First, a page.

It's almost like this is a placeholder. Go here in the meantime before you begin this new chapter. It's this ritual of turning over a new leaf. Whatever modest income he'd have made as a carpenter, he might have it with him.

He might have a little purse kind of thing, a pouch or whatever, but he might not, and he might as well not for what good is all that income that he's made, no matter how much it is in the desert. Like a hyena is coming at you, you're going to throw a piece of silver at him. Whatever you have is useless in the desert. When it comes down to it, he's got the clothes on his back.

Jesus is left alone with nothing but the angels, the wild beasts, and Satan, who is of course after him and us all the time, but in the desert, it's inescapable. It's obvious. He feels it. He hears him because there's nothing else.

In Mark's gospel, we're forced to imagine the details of Jesus' trial in the desert because Mark doesn't give us any details. Mark almost never gives us any details. He just tells us what happened and moved on. But imagine yourself in the situation, Jesus' temptation for 40 days in the wilderness.

What are you like out there? How deeply does your stomach have to ache for you to become desperate beyond your imagining, ready to do whatever Satan asks, and some of it sounds pretty good, in exchange for a meal or a sip of water? How long does it take when you have nothing at all to fall back on to give up whatever faith and values and commitments you hold dear? How long do you hold out before the recognition that you are just completely powerless over comes you? But Jesus makes it through all 40 days. He's been the son of God since before he was born, but this is nonetheless an experience that forges him into the one who can convincingly proclaim the good news, the coming of the kingdom to God's people. He comes out of the wilderness tested, proven, ready to go. He's faced down Satan and he's won.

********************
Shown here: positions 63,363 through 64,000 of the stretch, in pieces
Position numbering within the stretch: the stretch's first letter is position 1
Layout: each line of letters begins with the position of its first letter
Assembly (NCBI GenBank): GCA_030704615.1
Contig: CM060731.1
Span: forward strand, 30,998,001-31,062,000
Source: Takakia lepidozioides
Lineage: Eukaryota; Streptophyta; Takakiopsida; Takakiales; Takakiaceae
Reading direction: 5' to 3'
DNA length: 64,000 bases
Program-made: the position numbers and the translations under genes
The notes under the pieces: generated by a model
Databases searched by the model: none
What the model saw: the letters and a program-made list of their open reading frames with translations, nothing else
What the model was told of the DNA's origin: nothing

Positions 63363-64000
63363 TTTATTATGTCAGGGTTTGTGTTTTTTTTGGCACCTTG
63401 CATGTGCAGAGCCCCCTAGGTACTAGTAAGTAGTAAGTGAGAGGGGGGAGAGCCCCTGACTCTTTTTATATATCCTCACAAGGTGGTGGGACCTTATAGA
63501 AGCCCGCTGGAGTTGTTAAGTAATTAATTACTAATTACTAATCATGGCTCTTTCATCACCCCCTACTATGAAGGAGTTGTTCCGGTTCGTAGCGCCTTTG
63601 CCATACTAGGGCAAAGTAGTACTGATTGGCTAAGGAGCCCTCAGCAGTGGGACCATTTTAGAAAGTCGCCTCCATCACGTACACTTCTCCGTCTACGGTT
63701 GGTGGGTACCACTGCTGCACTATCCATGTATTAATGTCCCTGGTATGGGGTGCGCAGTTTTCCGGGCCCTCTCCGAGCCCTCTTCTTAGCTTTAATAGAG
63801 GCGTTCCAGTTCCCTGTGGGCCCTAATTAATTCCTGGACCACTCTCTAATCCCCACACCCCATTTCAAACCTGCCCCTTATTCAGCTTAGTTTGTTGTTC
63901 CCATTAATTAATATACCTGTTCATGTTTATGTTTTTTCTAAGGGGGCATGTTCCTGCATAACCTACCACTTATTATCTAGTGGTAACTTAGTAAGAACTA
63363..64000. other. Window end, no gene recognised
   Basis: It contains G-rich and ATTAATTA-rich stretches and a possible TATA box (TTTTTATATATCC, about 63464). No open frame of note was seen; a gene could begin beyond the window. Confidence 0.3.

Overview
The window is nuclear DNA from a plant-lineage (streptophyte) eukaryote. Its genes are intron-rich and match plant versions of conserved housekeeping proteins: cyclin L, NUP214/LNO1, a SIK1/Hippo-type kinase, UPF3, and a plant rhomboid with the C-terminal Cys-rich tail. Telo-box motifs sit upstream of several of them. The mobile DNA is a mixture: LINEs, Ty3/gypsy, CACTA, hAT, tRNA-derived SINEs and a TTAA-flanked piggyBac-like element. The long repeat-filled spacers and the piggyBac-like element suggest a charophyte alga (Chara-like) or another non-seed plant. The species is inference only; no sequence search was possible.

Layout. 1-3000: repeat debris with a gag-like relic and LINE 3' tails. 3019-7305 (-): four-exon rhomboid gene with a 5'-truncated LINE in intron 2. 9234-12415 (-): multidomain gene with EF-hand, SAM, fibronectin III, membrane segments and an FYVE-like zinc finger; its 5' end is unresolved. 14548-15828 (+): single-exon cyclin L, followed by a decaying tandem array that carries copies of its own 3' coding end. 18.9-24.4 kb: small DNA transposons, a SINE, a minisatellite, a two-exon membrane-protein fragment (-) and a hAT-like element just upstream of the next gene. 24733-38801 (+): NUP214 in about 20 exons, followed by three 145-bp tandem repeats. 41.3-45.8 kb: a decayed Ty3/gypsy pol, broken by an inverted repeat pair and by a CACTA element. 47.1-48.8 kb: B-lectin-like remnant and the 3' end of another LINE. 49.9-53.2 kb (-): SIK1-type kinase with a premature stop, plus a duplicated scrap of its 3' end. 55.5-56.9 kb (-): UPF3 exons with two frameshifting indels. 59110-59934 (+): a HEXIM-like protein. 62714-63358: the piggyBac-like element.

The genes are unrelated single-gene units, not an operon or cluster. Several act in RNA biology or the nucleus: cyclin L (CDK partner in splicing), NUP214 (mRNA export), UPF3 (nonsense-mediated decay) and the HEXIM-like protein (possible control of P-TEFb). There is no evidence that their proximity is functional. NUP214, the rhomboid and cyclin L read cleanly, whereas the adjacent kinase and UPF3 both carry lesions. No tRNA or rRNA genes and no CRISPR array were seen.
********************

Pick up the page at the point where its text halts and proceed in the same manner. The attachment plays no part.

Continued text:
He's made it through the fiery furnace. He's come off the ark like Noah after 40 days. He's made it across the Sinai into the promised land. He's made it through the trials.

And he's proven that whenever all the trappings of his life have been torn away, his commitment remains. He's human. He's frail the same way as us, but he made it. It's like steel that's been tempered in a forge and he's hardened against the worst that Satan can throw at him.

Pursuing this kind of spiritual strengthening is what Lent is for, for you and for me. Though of course much less dramatic. I guess we could spend Lent out in a cave and hope for the best, but we're given a little bit more lenience here to try in our daily lives, to go out in the wilderness in our hearts. And the story I told at the beginning of that desert monk who just couldn't give up everything to God demonstrates the alternative to Jesus' approach in the wilderness.

You can do it Jesus' way or you can do it that monk's way. The story comes from the so-called Desert Fathers and Mothers, a movement of Christians. They fled the cities of Egypt, of Syria, of Palestine. They went out into the desert because they were feeling too worldly.

They wanted to practice their faith in the desert because they knew it would be harder there. This is in the book that we've been reading for our Lenten study, this particular story. It stuck with me since I read it. Consider that Jesus survived the desert unscathed because Satan and the demons had nothing to grab onto on Jesus.

He went into it completely alone, really free, with nothing but his faith in God. That's what he had. If we're attached to anything at all, to the degree that we can't let it go, that we can't just rest in what God has for us, we are able to be torn to pieces when the attacks and temptations start to come. Consider the monk who, on the surface level, wanted to give his life to God, to God alone, but also wanted to keep an escape route clear just in case.

I might need a little bit of my savings if things get rough. If we hold tight to the sense of control, to possessions, to power, or some other object or habit that makes us feel comfortable and secure, in that vivid imagery of the story, we've wrapped ourselves in meat. The perfect prey for demons awaiting the chance to take us down, to grab at us. Lent is our annual opportunity to make a concerted effort to take stock of all that we've piled up around ourselves, the forts that we've built around our hearts, all the ways that we've come to believe that we're in control of our lives, of all the things that we've placed between ourselves and the pure love of Jesus.